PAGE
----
It’s been a year since most knowledge workers changed their office location from the friendly and well-equipped office building to the coziness of their home. Even though the IT industry was supposed to be one of the fastest to adapt to the new way of working, many companies faced challenges considering that most IT companies did not have a remote culture before.
Coming from a communist background, Romanian companies tend to have more rules to “control” workers and ensure work is done. Going remote unequipped managers from overseeing employees via their normal methods. Only a few Romanian companies trusted their employees enough to give them the freedom to work from anywhere, anytime, before the pandemic started. In March 2020, the COVID-19 lockdown changed the situation dramatically, and in a matter of days, all Romanian knowledge workers began to work from home, regardless of the management’s desire.
Compared to other industries, for the IT industry, the logistics of moving from in-office work to working from home was quite easy. All employees were quickly trained to use VPNs and other security measurements, and everyone could do their job safely. However, the challenges appeared afterward because employees, managers, and business owners are not used to this way of working. These challenges changed over time, and the stages are presented below:
In the early stage of home working, many companies had to face adaptation challenges.
First of all, people were seriously concerned about the spreading of the virus and the possibility of getting sick. Suddenly, employees who had never worked remotely a day in their life started to work from home indefinitely and parents had to adapt their schedules to accommodate child care in their working routine. A lot of anxiety also came from the media, which constantly bombarded us with all kinds of news, focusing on the worst-case scenarios.
During this storming period, many local companies did not take any proactive steps to address the needs of their employees. Employees had to figure out how to cope with the changes. The focus was survival both for the company and for the individuals.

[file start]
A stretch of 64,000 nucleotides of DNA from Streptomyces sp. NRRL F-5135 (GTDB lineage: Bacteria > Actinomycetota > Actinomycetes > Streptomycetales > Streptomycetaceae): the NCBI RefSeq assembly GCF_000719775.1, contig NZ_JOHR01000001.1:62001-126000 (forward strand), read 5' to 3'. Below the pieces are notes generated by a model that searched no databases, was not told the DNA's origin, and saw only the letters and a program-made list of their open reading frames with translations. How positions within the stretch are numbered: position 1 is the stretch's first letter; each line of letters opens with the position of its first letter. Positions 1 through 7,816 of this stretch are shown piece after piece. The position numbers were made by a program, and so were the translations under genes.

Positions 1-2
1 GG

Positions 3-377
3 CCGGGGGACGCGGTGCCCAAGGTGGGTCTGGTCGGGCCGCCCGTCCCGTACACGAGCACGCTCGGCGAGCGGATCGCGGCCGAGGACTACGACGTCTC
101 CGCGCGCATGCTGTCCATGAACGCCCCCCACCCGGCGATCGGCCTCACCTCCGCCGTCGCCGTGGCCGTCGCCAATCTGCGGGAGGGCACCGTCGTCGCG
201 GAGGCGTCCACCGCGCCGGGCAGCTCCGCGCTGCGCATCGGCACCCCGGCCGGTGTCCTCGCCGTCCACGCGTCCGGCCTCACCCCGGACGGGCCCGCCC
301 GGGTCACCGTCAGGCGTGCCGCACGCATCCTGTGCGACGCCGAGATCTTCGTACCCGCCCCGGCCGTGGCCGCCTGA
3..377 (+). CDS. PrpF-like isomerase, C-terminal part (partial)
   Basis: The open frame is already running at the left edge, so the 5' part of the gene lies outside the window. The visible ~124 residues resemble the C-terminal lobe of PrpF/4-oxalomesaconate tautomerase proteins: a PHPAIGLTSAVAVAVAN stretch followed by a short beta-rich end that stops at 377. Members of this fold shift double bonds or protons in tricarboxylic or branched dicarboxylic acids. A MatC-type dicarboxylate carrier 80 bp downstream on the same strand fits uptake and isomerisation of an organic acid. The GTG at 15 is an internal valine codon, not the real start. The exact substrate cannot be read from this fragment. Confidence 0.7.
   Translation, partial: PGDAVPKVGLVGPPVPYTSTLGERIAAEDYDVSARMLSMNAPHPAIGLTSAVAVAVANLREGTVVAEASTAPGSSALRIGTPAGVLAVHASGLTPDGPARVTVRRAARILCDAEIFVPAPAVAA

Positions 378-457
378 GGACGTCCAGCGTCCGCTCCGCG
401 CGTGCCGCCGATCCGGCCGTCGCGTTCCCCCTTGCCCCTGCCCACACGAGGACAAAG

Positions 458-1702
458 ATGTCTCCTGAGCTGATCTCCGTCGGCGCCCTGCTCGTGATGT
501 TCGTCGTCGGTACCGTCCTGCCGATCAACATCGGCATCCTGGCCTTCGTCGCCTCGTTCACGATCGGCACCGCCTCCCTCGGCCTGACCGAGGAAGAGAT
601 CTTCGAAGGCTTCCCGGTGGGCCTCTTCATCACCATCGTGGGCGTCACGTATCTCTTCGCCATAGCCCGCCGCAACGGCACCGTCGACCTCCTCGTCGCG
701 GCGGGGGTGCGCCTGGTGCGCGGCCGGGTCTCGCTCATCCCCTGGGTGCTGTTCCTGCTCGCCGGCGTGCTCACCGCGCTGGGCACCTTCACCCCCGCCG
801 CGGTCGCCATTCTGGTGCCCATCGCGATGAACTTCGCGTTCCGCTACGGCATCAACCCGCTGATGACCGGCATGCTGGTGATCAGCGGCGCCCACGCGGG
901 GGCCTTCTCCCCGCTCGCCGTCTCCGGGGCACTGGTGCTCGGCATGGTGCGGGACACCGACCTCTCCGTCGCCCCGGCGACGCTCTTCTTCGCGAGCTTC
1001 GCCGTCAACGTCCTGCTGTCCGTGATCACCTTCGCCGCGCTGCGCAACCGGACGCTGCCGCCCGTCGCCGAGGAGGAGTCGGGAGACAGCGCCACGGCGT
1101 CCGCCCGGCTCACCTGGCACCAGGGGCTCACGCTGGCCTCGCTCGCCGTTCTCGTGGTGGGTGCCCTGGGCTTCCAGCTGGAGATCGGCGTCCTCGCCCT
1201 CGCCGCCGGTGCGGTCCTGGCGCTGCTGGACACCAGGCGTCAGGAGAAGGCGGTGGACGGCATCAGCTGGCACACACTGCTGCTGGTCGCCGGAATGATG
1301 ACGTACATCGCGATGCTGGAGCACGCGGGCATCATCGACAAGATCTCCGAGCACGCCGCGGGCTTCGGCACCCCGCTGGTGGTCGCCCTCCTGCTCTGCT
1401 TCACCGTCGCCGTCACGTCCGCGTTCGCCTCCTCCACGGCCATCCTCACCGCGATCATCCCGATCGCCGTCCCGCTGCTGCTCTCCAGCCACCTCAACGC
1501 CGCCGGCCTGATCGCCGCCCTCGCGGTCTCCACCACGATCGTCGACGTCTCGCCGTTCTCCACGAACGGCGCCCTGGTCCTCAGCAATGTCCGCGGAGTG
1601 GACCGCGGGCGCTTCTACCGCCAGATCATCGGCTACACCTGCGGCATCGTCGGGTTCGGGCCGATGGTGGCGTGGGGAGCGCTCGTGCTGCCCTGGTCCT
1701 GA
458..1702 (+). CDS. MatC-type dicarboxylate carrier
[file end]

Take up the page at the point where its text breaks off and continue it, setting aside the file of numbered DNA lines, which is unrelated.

After a few months, employers started to understand and accept the current situation, and more and more companies began to announce that their employees will work from home till the end of the year 2020. However, only a few companies were firm about introducing permanent remote working possibilities for their employees.
At this stage, some employees started to see the effects of the first months of working from home: high level of anxiety, lack of human interaction, and Zoom fatigue. However, due to the flexibility that comes with it, working from home started to be an option to consider for the long run.
As the forecasted length for the pandemic was prolonged, some employers created wellness programs to keep employees engaged even when remote while preparing and analyzing ways to reconfigure the offices to return some of the employees to the office.
In Oradea, some employers decided to invite at the office some critical positions; others decided to take turns and bring all employees at the office with a certain recurrency, while others chose to keep the office open and let employees decide whether they want to work from the office or not. The discussions behind the scenes were mainly regarding the timing and the office layout that needs to be prepared for returning to the office. Though, in most companies, less than 30% of employees were eager to come back, not necessarily for their safety but also because employees started to enjoy the benefits of working remotely.
Currently, the focus has shifted. More and more employers realized that “all people in the office” is a utopia. Especially in the IT industry, an in-office-only approach will be the pathway to bankruptcy. Though very few companies are willing to assume a fully remote system, especially in Romania. The ultimate solution is to optimize companies to work in hybrid conditions. But, are Romanian companies equipped with the skills needed to execute hybrid and work-from-home culture effectively? Below are some key aspects that need to be addressed at each level:
1. Business owner’s mentality
In Oradea, most of the businesses in the IT industry are start-ups. Often, a strong relationship is created between the owner and the company. The owner is most definitely involved in the business at the deepest level possible and sometimes sees it as its own child. This creates the need to control the company and can perceive working remotely as losing control over it.